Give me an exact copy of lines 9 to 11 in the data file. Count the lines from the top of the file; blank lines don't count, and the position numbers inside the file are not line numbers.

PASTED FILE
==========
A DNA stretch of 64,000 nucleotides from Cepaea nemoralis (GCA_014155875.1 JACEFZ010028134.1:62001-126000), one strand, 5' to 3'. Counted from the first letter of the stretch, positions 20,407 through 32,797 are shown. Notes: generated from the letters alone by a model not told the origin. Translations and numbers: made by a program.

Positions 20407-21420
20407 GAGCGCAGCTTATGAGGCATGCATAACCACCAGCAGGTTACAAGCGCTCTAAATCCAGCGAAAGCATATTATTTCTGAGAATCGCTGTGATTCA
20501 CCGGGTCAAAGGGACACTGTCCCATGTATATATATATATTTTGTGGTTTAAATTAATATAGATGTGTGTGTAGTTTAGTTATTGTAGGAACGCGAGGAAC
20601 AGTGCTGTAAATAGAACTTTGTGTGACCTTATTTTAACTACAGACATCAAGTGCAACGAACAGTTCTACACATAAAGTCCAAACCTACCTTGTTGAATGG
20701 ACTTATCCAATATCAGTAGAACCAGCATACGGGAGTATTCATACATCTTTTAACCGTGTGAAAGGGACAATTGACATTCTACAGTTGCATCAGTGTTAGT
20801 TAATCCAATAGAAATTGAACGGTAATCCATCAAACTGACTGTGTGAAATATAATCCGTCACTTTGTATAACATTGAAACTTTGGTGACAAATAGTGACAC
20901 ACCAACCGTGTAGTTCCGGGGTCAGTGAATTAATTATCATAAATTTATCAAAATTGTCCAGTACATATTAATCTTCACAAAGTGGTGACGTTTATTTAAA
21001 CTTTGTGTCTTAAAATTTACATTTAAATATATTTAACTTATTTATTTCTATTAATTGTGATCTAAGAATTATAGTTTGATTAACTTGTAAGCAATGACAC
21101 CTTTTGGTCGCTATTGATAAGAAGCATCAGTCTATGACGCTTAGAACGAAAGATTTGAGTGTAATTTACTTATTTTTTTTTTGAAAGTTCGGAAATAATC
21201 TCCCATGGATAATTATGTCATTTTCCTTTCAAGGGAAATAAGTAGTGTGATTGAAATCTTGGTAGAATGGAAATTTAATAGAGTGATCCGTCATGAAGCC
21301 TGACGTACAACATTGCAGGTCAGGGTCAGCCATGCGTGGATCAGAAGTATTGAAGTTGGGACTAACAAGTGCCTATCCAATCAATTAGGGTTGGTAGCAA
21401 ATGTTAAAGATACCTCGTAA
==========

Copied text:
21001 CTTTGTGTCTTAAAATTTACATTTAAATATATTTAACTTATTTATTTCTATTAATTGTGATCTAAGAATTATAGTTTGATTAACTTGTAAGCAATGACAC
21101 CTTTTGGTCGCTATTGATAAGAAGCATCAGTCTATGACGCTTAGAACGAAAGATTTGAGTGTAATTTACTTATTTTTTTTTTGAAAGTTCGGAAATAATC
21201 TCCCATGGATAATTATGTCATTTTCCTTTCAAGGGAAATAAGTAGTGTGATTGAAATCTTGGTAGAATGGAAATTTAATAGAGTGATCCGTCATGAAGCC